The latest word on the aftermath of the Sidekick data-loss incident seems to have come out early this morning on the Hardware 2.0 blog, maintained by Adrian Kingsley-Hughes for ZDNet. Given that the last report I cited, provided by Ina Fried for CNET News, concerned a response from T-Mobile that left more than a little to be desired, the important thing about the Kingsley-Hughes post is that the broken pottery now appears to be in Microsoft hands:
Roz Ho, corporate vice president for Microsoft’s Premium Mobile Experiences division apologizes for the recent upheaval experienced by Sidekick users and also offers the good news that “most, if not all” of the lost Sidekick data has been recovered.
We are pleased to report that we have recovered most, if not all, customer data for those Sidekick customers whose data was affected by the recent outage. We plan to begin restoring users’ personal data as soon as possible, starting with personal contacts, after we have validated the data and our restoration plan. We will then continue to work around the clock to restore data to all affected users, including calendar, notes, tasks, photographs and high scores, as quickly as possible.
In other words Microsoft acknowledges that they broke it and that they are now fixing it. Note that the language is pretty vague when it come to how long the repair will take, but at least they have a plan for the process. Personally, I would have thought that the data for the calendar and tasks would take priority over personal contacts; so, at the very least, this raises the question as to whether or not those responsible for maintaining this technology actually use it. As I observed on Tuesday, the T-Mobile approach to customer relationship in this matter bordered on the insulting, if it did not actually cross the line. The idea that the Microsoft people responsible for this technology do not eat their own dog food should be as much of a red flag to Sidekick customers as the outage itself.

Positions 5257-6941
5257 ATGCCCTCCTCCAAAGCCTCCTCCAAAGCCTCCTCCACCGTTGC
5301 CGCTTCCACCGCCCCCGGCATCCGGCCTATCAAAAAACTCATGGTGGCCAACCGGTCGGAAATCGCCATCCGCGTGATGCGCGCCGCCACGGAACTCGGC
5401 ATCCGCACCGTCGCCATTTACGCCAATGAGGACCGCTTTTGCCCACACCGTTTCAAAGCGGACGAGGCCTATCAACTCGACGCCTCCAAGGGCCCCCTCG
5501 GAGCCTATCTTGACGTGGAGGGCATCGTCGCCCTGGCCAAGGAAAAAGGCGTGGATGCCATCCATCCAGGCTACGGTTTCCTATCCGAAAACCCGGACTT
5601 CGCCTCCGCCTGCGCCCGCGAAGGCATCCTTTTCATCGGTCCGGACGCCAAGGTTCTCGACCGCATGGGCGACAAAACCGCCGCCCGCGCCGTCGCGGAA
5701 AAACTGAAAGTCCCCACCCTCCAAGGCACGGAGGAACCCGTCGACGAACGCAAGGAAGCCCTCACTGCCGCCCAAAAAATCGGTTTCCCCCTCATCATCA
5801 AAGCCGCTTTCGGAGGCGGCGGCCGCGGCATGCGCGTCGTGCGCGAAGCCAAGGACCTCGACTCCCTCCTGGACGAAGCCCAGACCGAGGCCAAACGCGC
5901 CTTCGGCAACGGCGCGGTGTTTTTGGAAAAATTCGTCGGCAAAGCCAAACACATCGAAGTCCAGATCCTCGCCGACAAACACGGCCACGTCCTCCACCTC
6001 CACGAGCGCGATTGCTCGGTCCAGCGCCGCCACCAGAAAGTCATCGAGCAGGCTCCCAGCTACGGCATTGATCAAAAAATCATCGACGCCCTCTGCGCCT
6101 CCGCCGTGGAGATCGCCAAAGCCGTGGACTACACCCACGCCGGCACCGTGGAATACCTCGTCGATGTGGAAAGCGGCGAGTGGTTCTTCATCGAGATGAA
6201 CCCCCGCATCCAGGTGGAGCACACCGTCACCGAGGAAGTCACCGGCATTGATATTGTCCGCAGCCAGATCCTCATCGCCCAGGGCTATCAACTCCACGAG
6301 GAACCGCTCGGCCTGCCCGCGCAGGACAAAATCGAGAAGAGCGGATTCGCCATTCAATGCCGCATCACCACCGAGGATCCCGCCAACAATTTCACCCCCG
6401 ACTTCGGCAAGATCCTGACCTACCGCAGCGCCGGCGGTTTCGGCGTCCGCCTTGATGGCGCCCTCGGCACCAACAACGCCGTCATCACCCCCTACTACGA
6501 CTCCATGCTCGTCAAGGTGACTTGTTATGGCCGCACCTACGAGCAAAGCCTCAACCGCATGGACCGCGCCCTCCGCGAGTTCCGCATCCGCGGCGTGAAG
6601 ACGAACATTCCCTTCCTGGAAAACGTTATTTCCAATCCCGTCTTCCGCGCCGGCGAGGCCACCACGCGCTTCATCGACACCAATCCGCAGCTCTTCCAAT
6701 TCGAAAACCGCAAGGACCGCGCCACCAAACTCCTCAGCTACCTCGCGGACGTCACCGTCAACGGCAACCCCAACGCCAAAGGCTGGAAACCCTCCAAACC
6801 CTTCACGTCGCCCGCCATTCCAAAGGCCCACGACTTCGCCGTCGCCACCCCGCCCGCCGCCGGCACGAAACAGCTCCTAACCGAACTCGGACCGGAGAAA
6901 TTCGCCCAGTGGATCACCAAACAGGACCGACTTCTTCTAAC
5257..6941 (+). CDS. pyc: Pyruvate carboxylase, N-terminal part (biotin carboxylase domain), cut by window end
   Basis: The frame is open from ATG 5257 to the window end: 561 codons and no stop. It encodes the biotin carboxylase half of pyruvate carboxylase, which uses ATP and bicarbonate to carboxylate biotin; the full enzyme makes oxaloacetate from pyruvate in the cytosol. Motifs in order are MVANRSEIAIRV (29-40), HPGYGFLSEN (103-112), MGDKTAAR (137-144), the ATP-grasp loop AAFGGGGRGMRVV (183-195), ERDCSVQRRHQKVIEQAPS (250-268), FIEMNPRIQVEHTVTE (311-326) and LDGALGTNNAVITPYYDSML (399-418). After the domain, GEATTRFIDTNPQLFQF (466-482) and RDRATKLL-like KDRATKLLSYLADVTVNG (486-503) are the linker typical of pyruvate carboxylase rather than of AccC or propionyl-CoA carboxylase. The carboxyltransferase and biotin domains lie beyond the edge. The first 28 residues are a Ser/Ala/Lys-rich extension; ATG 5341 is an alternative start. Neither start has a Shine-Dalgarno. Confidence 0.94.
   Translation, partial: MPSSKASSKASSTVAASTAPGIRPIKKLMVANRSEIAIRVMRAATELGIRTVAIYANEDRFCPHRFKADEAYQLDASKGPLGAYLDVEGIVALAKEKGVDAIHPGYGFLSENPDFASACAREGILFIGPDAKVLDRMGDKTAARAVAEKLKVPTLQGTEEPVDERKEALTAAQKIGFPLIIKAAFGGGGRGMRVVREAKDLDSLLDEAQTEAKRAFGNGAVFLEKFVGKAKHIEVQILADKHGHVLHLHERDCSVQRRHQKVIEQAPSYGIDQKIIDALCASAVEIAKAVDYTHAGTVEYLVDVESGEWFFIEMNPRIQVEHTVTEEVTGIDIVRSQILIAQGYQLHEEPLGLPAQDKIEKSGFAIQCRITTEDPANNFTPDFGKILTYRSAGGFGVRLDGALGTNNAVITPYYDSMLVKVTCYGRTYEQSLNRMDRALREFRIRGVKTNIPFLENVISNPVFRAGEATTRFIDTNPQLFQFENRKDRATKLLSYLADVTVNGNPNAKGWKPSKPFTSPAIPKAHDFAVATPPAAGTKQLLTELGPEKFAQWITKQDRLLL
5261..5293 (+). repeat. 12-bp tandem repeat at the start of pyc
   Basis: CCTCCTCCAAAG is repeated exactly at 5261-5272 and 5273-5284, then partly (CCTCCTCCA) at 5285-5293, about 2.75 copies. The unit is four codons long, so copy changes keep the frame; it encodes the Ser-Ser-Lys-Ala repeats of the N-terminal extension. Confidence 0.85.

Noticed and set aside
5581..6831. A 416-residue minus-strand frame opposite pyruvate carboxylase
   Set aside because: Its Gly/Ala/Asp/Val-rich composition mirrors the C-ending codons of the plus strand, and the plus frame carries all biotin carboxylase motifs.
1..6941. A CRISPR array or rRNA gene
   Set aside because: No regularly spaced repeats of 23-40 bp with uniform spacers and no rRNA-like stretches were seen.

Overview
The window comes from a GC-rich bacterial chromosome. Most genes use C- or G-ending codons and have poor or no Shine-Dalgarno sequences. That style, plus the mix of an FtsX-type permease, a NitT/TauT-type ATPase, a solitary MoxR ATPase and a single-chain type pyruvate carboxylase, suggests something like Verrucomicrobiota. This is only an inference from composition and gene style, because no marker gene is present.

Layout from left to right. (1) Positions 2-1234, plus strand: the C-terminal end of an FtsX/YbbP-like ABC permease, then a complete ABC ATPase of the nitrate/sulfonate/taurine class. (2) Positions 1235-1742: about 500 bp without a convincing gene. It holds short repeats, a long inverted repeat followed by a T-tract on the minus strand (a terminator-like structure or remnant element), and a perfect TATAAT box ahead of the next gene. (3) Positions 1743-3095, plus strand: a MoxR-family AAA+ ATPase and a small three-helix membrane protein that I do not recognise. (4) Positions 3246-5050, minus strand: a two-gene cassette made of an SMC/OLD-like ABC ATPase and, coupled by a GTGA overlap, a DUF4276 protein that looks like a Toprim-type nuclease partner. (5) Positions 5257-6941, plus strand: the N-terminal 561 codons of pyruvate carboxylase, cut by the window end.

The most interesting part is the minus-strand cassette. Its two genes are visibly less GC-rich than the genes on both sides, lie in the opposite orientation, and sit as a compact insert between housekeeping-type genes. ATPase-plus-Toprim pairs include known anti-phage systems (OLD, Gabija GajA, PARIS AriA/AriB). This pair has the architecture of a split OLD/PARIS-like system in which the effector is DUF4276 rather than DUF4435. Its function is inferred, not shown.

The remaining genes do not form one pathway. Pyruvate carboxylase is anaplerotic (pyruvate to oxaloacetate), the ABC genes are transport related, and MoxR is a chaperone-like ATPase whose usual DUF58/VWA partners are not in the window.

More interesting, however, is Kingsley-Hughes' effort to give an account of how this problem arose in the first place:
We also get the first indication as to what went wrong, and it points to something being terribly wrong with the way Danger/Microsoft was handling Sidekick data:
We have determined that the outage was caused by a system failure that created data loss in the core database and the back-up. We rebuilt the system component by component, recovering data along the way. This careful process has taken a significant amount of time, but was necessary to preserve the integrity of the data. [emphasis added]
So a single system failure took out the main database and the backup. Seriously, what bone-headed backup system had to be in place to allow that to happen? Was the data just copies to another folder on the same drive? Likely not that simple, but something equally grossly incompetent had to have happened.
On the basis of his photograph, I would guess that Kingsley-Hughes is too young to have experienced the Northeast Blackout of 1965 and is probably part of the prevailing culture that no longer sees the value of history in a strategy for crisis management. In this case, as the Wikipedia entry explains, the cause was human error: